|This article was published on: 07/01/2005|
2005 NAR Member Profile
Earnings On the Upswing
Practitioners see incomes rise with sales boom, although new licensees lag.
BY ROBERT FREEDMAN
Your income went up in 2004 along with the boom in home sales, data from the soon-to-be-released 2005 NAR Member Profile shows. Median gross personal income last year for all REALTORSŪ was up an average 7.2 percent from the last year that the data was tracked, in 2002. Existing-home sales rose 20.5 percent during the same period.
Within the average income increase are big disparities, however.
Brokerage managers saw the biggest gains—those who manage and don’t sell saw their incomes reach a median $86,000, a 26 percent increase over $68,300 in 2002, and those who manage and sell saw their incomes rise to $82,200, a 19 percent increase over $68,900 in 2002. Broker-owners who sell also saw a solid 13 percent increase to $89,100 from $78,700 in 2002. Broker-associates saw a 1 percent gain to $67,900 from $67,000 in 2002.
But the median income of sales associates actually declined about 8 percent to $38,300 from $41,600 in 2002, largely because of the influx of new licensees who typically take years to get up to speed in their earning potential, say NAR research analysts. Between 2003 and 2005, NAR membership grew about 26 percent, from 876,195 to 1,102,250 members.
For sales associates who’ve been in the business a while—between six and 10 years—income in 2004 was a median $57,100 and for associates with more than 26 years in the business, the median was $83,400.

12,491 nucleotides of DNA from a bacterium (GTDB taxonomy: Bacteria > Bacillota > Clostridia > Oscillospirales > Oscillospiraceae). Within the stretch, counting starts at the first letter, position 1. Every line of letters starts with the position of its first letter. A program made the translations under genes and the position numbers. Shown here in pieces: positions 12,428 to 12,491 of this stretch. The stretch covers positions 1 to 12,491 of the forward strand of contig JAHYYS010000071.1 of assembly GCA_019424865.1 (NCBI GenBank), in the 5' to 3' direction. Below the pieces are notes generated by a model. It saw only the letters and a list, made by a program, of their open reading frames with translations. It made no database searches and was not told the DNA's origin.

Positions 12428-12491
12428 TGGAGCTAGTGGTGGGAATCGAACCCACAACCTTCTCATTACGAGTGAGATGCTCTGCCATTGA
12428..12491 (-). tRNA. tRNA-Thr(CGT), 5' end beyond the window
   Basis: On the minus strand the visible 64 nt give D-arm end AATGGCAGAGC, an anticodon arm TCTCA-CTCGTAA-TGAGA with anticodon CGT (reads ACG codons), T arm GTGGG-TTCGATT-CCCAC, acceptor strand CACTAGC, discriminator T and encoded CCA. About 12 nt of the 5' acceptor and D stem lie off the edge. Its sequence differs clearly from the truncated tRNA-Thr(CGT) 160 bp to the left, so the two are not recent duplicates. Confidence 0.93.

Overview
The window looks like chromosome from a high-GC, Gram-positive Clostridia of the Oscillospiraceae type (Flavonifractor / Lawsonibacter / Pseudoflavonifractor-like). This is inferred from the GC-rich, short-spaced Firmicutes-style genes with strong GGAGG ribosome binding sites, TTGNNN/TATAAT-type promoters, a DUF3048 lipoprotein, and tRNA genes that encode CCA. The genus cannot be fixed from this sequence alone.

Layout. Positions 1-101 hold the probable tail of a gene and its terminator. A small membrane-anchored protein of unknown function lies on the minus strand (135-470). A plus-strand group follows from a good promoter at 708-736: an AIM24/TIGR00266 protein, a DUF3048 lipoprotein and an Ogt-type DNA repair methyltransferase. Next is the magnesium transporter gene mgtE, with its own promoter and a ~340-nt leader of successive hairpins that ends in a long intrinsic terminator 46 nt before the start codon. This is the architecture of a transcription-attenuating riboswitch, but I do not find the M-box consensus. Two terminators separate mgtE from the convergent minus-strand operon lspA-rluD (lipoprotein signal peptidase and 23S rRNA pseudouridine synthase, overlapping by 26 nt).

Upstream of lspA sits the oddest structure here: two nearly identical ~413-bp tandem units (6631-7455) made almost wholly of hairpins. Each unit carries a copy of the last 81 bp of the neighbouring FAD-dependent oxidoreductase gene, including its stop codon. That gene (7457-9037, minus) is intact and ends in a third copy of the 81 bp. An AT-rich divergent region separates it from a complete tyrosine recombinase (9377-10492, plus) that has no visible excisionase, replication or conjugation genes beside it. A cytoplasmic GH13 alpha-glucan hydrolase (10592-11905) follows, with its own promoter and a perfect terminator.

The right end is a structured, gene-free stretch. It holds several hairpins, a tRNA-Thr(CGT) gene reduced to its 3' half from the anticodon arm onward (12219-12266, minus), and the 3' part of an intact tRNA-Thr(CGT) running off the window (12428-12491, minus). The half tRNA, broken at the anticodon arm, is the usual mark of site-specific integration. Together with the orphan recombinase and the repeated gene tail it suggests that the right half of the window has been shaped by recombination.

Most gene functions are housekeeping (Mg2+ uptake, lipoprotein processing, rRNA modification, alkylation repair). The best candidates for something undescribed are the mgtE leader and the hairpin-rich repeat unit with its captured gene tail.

The lion’s share of real estate professionals continue to split commissions with their brokerage—a median 69 percent of all practitioners, down slightly from 73 percent in 2002. The median for practitioners who have a year-end commission split agreement was 71 percent, which is 8 percentage points higher than the 63 percent in 2002.
The percentage of practitioners working under a 100 percent commission plan dropped a bit, too, to about 17 percent from 20 percent in 2002, while alternative types of arrangements saw a small increase. For example, practitioners earning a salary plus share of the profits doubled from 2 percent to 4 percent.
The number of practitioners using personal assistants hasn’t changed much with 19 percent of sales associates saying they use one or more—slightly lower than the 21 percent who said they use one or more assistants in 2002. Most of these assistants are compensated by a set salary or hourly.
Practitioners continue to see a significant share of their consumer contacts generated through their Web presence, although the number of leads they’re getting from the Internet hasn’t improved much over the last two years. Some 36 percent of sales associates say they’re getting up to 10 inquiries a year from their personal Web site, and 15 percent say they’re getting up to 20 inquiries a year. Both of those numbers are up a few percentage points from 2002. But the number of practitioners seeing a big volume of inquiries is dropping. Associates who say they get 51 inquiries or more a year is 6 percent, down from 16 percent in 2002.
The 2005 NAR Member Profile is scheduled for release by the end of July. You will be able to read highlights and purchase the report on REALTOR.org's Research page.
Percentage distribution in medians for all REALTORSŪ, unless otherwise noted.